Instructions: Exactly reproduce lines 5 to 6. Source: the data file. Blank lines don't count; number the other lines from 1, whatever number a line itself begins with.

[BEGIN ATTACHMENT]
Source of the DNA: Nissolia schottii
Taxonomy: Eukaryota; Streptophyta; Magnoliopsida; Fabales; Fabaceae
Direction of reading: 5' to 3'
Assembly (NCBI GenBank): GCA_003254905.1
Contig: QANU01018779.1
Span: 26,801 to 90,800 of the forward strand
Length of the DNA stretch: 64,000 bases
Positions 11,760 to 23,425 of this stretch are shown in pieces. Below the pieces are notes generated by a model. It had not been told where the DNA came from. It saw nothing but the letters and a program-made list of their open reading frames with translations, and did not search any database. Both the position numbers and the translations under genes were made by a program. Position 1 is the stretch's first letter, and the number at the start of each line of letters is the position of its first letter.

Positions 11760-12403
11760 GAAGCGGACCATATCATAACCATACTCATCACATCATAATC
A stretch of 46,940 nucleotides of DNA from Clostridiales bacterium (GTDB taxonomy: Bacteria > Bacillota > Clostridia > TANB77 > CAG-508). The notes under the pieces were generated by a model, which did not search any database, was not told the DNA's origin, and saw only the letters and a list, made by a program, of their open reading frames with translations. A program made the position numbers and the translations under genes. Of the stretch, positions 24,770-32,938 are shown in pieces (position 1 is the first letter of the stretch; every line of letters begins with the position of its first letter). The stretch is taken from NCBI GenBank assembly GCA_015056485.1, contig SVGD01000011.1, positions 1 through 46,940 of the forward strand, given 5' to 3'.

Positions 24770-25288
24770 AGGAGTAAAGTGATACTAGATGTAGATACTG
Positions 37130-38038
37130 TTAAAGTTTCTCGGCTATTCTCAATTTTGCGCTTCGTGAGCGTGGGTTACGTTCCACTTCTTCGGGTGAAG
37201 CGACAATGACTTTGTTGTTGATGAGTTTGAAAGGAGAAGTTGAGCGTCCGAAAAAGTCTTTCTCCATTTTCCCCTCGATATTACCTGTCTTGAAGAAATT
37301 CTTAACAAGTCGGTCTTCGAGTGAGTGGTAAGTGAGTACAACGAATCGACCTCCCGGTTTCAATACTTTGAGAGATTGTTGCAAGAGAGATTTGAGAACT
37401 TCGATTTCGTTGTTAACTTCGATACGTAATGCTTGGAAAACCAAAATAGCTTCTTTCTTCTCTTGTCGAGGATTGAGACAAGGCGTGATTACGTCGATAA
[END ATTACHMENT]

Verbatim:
Contig: QANU01018779.1
Span: 26,801 to 90,800 of the forward strand